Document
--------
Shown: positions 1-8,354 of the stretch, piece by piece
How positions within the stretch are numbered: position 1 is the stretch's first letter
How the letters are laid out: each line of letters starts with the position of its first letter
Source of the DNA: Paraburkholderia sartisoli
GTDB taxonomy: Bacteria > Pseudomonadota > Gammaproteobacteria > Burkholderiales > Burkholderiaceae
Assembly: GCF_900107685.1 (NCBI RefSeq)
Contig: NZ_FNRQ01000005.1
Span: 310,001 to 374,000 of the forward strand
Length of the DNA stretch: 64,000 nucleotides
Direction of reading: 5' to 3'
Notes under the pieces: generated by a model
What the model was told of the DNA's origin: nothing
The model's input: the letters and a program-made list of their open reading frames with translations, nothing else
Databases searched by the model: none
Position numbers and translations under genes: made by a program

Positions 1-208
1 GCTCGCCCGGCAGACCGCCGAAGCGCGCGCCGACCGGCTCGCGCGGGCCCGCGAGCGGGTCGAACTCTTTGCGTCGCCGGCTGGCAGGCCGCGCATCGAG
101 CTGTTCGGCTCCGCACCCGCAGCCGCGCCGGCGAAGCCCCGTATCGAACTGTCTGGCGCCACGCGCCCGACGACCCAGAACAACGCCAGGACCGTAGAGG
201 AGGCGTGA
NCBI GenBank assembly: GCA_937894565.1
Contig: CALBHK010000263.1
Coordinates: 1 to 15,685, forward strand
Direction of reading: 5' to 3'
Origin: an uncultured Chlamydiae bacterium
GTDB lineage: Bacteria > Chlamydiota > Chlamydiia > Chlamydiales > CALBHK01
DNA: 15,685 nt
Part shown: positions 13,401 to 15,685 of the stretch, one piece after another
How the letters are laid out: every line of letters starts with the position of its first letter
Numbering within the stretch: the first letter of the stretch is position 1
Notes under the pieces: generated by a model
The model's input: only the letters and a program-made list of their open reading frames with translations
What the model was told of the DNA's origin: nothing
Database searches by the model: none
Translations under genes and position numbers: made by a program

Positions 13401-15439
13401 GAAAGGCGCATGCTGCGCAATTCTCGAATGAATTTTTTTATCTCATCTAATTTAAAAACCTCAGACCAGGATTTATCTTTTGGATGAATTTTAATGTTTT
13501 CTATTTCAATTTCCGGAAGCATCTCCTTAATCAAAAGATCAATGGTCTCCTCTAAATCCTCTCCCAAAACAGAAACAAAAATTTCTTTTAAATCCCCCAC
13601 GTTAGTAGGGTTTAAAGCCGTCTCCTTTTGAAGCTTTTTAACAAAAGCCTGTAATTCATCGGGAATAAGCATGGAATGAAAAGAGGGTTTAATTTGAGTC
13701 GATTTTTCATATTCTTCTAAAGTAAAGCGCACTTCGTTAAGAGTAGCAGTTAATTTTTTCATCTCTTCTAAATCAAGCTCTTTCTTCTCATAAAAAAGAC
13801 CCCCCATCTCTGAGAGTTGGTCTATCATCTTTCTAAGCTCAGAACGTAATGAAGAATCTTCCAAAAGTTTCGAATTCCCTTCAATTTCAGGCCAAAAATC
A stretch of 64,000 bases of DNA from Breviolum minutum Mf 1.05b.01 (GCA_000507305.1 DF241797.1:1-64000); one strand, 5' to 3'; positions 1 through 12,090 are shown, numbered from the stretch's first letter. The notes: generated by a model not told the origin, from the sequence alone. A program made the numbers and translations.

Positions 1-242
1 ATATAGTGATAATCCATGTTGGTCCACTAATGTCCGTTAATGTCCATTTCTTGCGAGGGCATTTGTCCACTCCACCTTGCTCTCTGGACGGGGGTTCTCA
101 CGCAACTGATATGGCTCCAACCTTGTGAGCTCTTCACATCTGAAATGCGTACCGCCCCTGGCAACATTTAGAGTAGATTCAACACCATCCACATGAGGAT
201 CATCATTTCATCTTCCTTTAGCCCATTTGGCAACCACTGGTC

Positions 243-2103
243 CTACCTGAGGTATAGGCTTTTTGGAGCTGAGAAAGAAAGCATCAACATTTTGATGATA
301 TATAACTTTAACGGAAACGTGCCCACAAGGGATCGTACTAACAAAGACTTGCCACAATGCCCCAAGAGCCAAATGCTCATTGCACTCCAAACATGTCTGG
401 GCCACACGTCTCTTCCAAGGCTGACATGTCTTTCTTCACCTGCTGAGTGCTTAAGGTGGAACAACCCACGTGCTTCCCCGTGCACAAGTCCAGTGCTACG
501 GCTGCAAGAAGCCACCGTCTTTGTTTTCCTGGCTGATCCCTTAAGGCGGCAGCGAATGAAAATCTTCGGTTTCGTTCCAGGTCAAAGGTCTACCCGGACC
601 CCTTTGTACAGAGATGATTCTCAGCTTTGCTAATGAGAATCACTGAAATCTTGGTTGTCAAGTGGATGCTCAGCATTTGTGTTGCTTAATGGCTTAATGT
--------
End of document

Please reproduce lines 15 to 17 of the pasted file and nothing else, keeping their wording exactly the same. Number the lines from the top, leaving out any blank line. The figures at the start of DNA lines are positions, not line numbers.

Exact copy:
Position numbers and translations under genes: made by a program

Positions 1-208
1 GCTCGCCCGGCAGACCGCCGAAGCGCGCGCCGACCGGCTCGCGCGGGCCCGCGAGCGGGTCGAACTCTTTGCGTCGCCGGCTGGCAGGCCGCGCATCGAG